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Jazz Review : Big-band Beat, Live And Well At Disneyland


You have to hand it to the folks at Disneyland. Refusing to accept the myth that big-band jazz is moribund, they continue to assist in its survival. Typically, Saturday night three major stages were turned over to orchestral sounds, attracting a large and receptive crowd that spanned all the age groups.

At the Plaza Gardens, Buddy Rich unleashed his seven brass and five saxes in a series of pieces for which his own kinetic energy was, as always, the centripetal and unifying force. What the Rich band could use is a cohesive personality in its library; each number reflects the work of a different composer or arranger. This lack of identity is accentuated by the absence of spoken credits; such numbers as Horace Silver's "Sister Sadie" and a Mike Barone original, "Shawnee," went unannounced. Rich spoke only after "Walk on the Wild Side," a dramatic John La Barbera arrangement climaxed by the leader's dynamic demonstration of how to make a drum solo swing in 3/4 time.

The solo roster still includes Steve Marcus, the tenor dynamo who joined Rich in 1975; an impressively self-assured trombonist, Tom Garling, and Bob Dowlby, whose alto sax was accorded the prominence it deserved.

Over at Tomorrowland Terrace, Toshiko Akiyoshi and Lew Tabackin were involved in a unique reunion. Only three members of the New York band had come west: Frank Wess on lead alto and flute, Jay Anderson on bass and Jeff Hirshfield on drums. All the others were members of the award-winning ensemble the Tabackins led during their 1972-82 Los Angeles residency.

It was a special pleasure to hear once again the delicacy of Gary Foster's alto in "Elusive Dream," Bobby Shew's fluent trumpet and Bruce Fowler's eloquent trombone on "Strive for Jive," and other old friends.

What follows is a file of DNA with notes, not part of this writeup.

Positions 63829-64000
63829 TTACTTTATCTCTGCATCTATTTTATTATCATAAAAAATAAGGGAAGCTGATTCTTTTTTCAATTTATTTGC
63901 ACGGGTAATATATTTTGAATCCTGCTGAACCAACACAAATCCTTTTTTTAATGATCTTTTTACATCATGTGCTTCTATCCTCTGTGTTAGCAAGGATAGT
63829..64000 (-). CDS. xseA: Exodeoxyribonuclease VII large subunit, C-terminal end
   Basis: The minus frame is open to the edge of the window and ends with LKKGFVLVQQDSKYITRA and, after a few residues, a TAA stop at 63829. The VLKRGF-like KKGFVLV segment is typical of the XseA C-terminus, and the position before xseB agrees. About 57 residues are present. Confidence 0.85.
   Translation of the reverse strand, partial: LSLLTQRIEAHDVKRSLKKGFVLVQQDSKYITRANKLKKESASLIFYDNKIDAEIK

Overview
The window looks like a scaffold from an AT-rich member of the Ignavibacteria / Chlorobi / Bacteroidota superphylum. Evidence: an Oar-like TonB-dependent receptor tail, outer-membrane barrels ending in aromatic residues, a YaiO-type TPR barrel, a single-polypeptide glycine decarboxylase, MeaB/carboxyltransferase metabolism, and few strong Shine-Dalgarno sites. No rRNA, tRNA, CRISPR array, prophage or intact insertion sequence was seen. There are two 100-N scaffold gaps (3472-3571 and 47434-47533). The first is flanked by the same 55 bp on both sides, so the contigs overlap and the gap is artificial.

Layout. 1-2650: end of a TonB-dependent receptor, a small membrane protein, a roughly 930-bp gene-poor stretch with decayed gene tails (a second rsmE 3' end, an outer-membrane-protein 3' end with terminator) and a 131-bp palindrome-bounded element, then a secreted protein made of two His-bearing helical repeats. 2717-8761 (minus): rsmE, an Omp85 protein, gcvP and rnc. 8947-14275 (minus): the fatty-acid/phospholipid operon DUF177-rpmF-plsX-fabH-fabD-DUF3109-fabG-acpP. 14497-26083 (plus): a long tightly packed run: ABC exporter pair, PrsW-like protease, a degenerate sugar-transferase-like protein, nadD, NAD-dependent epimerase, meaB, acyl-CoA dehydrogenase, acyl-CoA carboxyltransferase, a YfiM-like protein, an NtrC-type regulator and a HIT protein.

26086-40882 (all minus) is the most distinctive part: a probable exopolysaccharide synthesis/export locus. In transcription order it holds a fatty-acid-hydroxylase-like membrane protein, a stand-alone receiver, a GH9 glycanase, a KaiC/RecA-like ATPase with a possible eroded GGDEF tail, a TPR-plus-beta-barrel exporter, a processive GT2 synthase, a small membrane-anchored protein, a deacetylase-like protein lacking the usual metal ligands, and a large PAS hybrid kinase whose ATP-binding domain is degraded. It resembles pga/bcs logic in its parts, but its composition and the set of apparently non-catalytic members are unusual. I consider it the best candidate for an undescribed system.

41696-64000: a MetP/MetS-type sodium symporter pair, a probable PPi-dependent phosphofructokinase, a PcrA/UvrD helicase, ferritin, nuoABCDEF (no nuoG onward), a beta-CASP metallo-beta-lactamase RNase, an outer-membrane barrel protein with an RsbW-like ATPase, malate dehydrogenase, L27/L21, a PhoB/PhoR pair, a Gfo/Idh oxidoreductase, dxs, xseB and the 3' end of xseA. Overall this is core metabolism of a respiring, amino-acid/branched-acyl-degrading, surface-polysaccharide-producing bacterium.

Still, the central elements of Akiyoshi's success as a leader are her own vividly personal compositions and arrangements, and Tabackin's dual personality. It is hard to believe that the driving, intense tenor in "Chasing After Love" and the unsurpassed lyricism of the flute in the Asian-flavored "Kogun" are the product of the same artist. Tabackin is one of the few virtuosos in recent jazz history to have mastered two instruments in contrasting styles.

On the River Stage the Count Basie Orchestra, its sound so well monitored that every chart crossed the water with crystal clarity, went through its paces with the expertise that derives from familiarity and collective creativity. There was one number by Thad Jones, who recently quit as leader, and another by Frank Foster, who will replace him next week.

The interim conductor was Eric Dixon, who joined the sax section in 1962, but the announcements were made by the senior member, guitarist Freddie Green, now in his 50th year with the band. There have been few changes in personnel in the last year, but two relatively recent arrivals, Bob Ojeda and Melton Mustafa, showed their mettle in open and muted trumpet solos on an easygoing blues.

Tee Carson, who has manned the keyboard since Basie died, has in his solos just enough of the elliptical touch of the Count to provide a link, but without crossing the border into overt imitation.

Carmen Bradford, a self-assured vocalist, did her usual stint toward the end of a generally heartening set. With Frank Foster in front, no doubt reinforcing the band both as soloist and composer/arranger, the orchestra may soon move into a vital new phase of its indomitable life.

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